In the third PDSA cycle we came up with the final design for the leaflet (Figure 1) which included a short sentence in red at the top of the leaflet to direct the patients' attention and inform them that the paper is for their own use. Additionally lines were added underneath to encourage patients to write notes for themselves. The leaflets were given out by the ward clerk and ourselves over the course of a week to try and improve distribution numbers. The leaflets were given to 27 patients of which 13 were contactable. The next step was to find a method of distribution, which did not rely on ourselves, in order to make the project sustainable on the wards. We planned to do this using those healthcare staff already carrying out their normal tasks on the ward.
The week prior to the fourth PDSA cycle, our project was presented to the ward doctors who were asked to give out the leaflets themselves on the day before discharge. Unfortunately only two leaflets were given out during the week as the doctors found themselves too busy to add another job to their workload. Following this the ward clerk and ward manager were asked to distribute the leaflets instead which gave us a total of only 8 patients for this cycle and 5 of which provided us with answers. We reassessed the distribution method and decided that the most sustainable way was for the nurses to give out the leaflets however in such a busy environment it was low on their priority list. We decided the best way to address this was to have a proper discussion with the nurses to highlight the value of this study on patient care and create enthusiasm amongst staff.
For PDSA five, a meeting with the ward staff was held to discuss the most effective but least time consuming way of distributing the leaflet. The meeting included the clinical director, the nurse manager, ward clerk, three registered nurses and ourselves. It was decided that the nurses would give the patient the leaflet upon arrival to the ward when other admission paperwork was being done. This seemed to be the easiest way and still allowed enough time for patients to ask questions. The feedback from patients was very positive, but still only 13 patients received a leaflet with 6 providing us with data. Our limiting factor to making a sustainable project remained the number of patients receiving the leaflet and so for our sixth PDSA we focused on distribution of the leaflet.
In our sixth PDSA we took a different approach to address the issue of distribution on the ward. We used the surgical assessment unit (SAU) because of the high turnover of patients. Over a 1 week period, we recorded how many patients were given leaflets by the nurses on arrival to the SAU and then how many of these patients retained or remembered the leaflet when they were moved to the ward. This required the SAU nurse to document in a table which patients were given the leaflet and then we located that patient on the inpatient surgical ward and asked them whether they had retained the leaflet.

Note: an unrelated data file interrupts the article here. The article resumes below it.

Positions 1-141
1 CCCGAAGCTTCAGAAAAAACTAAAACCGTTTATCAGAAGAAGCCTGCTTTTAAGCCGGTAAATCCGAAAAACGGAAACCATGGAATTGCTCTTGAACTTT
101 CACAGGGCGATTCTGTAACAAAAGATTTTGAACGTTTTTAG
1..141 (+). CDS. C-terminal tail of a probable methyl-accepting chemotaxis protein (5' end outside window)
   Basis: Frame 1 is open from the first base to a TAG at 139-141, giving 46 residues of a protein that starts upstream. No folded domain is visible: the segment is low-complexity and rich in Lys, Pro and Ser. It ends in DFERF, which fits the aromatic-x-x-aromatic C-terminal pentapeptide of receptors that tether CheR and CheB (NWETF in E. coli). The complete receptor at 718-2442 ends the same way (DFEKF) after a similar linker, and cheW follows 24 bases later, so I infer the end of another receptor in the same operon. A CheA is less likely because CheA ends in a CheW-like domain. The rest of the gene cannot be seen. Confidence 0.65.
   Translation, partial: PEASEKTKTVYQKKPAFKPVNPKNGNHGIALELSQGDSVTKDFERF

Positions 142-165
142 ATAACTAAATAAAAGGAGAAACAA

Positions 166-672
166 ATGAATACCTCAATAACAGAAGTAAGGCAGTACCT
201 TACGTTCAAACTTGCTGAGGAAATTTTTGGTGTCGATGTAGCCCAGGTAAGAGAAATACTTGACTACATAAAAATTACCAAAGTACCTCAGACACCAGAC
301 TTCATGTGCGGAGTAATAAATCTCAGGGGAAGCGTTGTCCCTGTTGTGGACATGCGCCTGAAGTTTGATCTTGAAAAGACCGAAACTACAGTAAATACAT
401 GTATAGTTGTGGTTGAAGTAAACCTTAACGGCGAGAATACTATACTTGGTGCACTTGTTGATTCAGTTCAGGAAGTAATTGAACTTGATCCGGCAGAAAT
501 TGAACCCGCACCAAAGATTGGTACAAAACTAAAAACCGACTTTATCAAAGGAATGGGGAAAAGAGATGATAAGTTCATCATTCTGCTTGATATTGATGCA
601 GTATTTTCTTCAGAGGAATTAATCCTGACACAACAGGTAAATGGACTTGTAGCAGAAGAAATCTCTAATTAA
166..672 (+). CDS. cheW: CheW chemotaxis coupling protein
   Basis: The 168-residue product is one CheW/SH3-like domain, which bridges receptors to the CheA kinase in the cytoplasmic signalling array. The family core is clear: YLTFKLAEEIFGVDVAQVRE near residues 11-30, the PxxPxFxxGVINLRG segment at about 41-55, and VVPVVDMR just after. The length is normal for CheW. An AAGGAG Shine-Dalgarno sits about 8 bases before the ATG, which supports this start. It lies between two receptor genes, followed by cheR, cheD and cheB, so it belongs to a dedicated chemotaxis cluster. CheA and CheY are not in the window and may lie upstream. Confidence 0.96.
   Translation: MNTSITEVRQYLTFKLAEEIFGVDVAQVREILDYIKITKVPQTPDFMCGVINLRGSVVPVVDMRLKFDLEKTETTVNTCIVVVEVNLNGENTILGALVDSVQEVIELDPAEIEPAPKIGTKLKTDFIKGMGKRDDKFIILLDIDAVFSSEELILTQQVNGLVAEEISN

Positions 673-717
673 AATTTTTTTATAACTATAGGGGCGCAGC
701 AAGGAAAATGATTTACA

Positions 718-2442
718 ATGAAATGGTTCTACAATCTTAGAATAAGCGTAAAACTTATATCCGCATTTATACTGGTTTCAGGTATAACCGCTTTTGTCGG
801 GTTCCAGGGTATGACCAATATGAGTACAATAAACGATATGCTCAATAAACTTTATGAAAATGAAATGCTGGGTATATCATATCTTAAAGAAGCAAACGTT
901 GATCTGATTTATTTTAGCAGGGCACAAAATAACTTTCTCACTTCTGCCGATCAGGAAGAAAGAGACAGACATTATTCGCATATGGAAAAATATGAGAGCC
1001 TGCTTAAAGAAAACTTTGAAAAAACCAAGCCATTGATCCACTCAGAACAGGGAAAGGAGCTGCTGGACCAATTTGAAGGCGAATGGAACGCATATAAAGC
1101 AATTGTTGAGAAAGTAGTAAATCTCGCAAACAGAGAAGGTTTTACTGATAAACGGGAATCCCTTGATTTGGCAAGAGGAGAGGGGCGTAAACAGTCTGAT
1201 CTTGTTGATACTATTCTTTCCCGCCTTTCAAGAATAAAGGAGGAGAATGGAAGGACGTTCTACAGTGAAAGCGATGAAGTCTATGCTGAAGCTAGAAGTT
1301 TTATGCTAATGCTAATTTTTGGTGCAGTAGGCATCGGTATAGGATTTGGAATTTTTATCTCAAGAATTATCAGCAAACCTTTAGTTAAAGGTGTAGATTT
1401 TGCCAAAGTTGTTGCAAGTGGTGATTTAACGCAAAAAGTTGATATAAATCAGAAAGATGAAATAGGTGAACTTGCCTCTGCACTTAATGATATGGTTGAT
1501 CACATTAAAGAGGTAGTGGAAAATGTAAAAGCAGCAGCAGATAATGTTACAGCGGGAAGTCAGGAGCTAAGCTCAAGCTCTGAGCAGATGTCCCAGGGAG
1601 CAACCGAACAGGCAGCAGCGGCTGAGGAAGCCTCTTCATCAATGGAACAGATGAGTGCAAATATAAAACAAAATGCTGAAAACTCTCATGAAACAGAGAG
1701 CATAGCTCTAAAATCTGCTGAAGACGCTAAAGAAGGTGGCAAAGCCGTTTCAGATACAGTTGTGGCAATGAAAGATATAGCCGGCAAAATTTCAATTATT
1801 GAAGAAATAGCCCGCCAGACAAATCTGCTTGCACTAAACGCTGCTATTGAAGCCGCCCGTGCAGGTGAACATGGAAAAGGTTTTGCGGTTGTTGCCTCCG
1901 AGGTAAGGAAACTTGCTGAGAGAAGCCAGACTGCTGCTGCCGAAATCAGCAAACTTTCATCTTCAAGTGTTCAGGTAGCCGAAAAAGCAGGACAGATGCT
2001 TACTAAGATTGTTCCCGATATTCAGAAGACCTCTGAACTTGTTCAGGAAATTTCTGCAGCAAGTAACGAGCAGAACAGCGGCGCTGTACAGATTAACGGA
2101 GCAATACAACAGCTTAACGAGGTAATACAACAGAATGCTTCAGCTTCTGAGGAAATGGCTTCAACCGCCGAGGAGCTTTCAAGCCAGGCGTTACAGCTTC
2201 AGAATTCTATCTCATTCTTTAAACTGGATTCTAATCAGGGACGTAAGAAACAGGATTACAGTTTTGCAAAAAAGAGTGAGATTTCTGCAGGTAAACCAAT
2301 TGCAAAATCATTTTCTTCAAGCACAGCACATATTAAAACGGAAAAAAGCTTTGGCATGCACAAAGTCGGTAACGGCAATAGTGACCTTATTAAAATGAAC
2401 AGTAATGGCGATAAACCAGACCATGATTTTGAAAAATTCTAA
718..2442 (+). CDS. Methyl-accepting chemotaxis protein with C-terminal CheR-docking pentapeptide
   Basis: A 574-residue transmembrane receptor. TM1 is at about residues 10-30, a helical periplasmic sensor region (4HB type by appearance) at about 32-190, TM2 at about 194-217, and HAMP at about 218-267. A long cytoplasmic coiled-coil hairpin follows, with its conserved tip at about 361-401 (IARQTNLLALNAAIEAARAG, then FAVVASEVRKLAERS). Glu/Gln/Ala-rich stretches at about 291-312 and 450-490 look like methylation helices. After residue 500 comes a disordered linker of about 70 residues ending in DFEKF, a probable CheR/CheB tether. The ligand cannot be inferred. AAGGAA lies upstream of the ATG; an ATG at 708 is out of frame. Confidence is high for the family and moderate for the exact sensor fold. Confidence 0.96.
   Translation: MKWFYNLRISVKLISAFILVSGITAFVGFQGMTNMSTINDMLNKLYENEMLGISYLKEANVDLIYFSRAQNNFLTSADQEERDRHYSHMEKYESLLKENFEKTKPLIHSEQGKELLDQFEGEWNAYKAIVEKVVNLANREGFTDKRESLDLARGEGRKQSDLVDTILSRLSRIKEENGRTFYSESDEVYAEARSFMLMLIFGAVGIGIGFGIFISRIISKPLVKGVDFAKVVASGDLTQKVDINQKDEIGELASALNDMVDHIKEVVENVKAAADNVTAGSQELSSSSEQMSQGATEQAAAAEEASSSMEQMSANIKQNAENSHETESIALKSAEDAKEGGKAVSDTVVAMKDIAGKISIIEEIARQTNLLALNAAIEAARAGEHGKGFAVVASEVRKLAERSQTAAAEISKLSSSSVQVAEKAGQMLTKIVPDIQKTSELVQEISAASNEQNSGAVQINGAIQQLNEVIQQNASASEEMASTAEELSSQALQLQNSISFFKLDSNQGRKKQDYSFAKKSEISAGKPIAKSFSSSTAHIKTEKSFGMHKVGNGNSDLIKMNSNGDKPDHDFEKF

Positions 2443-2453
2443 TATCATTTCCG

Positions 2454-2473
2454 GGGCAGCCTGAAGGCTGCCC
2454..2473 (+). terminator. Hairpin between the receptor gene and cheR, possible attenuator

All patients who were given leaflets were telephoned two weeks after discharge and the same questions used in the baseline data collection were asked. After the first PDSA cycle a question was added to assess whether they were satisfied with the knowledge that they had. After each PDSA cycle the knowledge that patients had retained was analysed. An improvement was seen if the percentage of positive responses per patient increased compared with the previous PDSA cycle. These results were plotted onto a run chart (Figure 2).
As the PDSA cycles progressed the mean number of positive responses showed an upward trend from 70% after PDSA 1 to 91% after PDSA 5. The median positive responses showed a very similar improvement from 67% after PDSA 1 to 93% after PDSA 5. PDSA 6 revealed that 47% of patients had been given the leaflets on admission, but 18% had lost it since. This rate of distribution was higher than expected given the decrease in the sample size in the previous PDSA cycles.
There was some expected variation in the results in each PDSA cycle, with the standard deviation in PDSA 1 at 27%, and PDSA 5 at 11%. This is likely due to the variety of patients who were included in the study, with varying ages, medical problems and likely educational backgrounds.
Our baseline results are validated as they are very similar to our PDSA 1 results. Most of the patients did not see the leaflet in PDSA 1 therefore most patients had no intervention. Our results in PDSA 4 and 5 showed a much improved positive response rate of 95 and 93% in comparison to 47% at the baseline.
Lessons and limitations
Many valuable lessons have been learned during the process of carrying out the project. The appearance of the patient leaflet was a key factor in ensuring the project worked. Initially the format was of a small black and white question card which could be easily lost within the other discharge information given to the patient. In order to be noticed and read, the leaflet needed to be larger with colour to stand out and grab the reader's attention.
Despite all these improvements, actually ensuring the patient reads and understands the leaflet is difficult. Many thought that the leaflet was a quiz to be returned to the staff and others didn't understand the wording of some questions. Sentences must be simply worded with no medical jargon, and instructions to patients should be explicit and clear. This is particularly important for those patients in pain or the elderly.